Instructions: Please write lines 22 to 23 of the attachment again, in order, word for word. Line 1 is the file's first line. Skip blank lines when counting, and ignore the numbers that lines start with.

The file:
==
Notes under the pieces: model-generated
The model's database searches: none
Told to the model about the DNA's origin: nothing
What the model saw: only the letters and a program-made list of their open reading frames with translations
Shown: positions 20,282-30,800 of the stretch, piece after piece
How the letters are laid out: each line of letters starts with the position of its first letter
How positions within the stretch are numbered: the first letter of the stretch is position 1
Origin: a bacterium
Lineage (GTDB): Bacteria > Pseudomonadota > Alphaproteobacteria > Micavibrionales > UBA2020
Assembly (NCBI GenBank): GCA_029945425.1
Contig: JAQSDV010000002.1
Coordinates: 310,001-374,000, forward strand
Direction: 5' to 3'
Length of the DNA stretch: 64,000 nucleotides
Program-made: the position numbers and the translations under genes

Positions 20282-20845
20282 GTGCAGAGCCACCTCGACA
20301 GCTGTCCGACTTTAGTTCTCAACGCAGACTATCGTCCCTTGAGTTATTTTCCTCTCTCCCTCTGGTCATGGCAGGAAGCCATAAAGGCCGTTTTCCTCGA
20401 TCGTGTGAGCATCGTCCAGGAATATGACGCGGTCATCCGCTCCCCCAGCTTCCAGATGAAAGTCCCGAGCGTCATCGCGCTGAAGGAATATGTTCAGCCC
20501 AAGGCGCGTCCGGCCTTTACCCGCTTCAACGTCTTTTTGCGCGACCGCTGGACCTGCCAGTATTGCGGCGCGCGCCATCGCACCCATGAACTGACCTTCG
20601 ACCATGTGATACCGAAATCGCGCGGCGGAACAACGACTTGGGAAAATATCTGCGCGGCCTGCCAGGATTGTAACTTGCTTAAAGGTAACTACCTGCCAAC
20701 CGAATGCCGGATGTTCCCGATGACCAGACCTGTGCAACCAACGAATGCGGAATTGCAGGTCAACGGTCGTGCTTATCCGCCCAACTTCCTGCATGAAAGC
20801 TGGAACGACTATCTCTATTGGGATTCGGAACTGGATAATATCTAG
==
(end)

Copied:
20701 CGAATGCCGGATGTTCCCGATGACCAGACCTGTGCAACCAACGAATGCGGAATTGCAGGTCAACGGTCGTGCTTATCCGCCCAACTTCCTGCATGAAAGC
20801 TGGAACGACTATCTCTATTGGGATTCGGAACTGGATAATATCTAG